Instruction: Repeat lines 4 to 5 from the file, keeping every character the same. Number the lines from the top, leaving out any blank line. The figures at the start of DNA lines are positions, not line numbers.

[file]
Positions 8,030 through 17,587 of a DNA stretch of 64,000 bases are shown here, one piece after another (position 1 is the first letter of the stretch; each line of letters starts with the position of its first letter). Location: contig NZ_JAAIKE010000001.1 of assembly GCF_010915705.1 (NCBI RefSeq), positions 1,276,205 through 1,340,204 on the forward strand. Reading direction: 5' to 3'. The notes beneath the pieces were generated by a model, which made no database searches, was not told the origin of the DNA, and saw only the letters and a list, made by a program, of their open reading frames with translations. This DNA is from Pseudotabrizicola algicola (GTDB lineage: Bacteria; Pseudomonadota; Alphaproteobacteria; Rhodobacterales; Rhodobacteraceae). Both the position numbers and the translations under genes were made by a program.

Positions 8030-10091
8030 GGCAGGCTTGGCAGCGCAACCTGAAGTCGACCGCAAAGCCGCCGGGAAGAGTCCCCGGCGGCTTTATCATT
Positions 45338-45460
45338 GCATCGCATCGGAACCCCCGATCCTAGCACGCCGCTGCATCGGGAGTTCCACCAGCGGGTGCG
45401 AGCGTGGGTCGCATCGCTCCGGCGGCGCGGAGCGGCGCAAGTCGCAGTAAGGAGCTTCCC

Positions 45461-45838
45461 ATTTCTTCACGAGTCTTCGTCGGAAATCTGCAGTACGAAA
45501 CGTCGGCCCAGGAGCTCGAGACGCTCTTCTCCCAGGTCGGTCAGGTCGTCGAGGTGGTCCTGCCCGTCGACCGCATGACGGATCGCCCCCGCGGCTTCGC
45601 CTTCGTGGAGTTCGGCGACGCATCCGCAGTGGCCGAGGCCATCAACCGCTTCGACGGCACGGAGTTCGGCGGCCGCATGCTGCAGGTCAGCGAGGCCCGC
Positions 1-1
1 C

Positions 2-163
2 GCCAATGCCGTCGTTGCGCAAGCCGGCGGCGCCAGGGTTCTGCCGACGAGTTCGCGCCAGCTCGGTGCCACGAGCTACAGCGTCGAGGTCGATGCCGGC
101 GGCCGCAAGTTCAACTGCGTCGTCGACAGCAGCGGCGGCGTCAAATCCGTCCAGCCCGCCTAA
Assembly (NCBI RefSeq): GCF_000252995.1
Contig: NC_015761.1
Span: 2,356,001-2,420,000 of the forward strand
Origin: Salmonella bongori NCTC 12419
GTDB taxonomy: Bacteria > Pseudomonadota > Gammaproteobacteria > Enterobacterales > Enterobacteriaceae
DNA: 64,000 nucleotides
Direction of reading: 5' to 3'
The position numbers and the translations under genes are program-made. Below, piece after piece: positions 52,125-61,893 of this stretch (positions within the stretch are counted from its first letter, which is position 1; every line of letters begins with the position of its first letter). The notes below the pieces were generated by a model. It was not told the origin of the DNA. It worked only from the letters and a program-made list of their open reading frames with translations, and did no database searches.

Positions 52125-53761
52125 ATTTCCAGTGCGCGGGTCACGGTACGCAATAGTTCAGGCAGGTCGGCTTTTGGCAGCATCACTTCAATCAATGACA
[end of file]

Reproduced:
Positions 45338-45460
45338 GCATCGCATCGGAACCCCCGATCCTAGCACGCCGCTGCATCGGGAGTTCCACCAGCGGGTGCG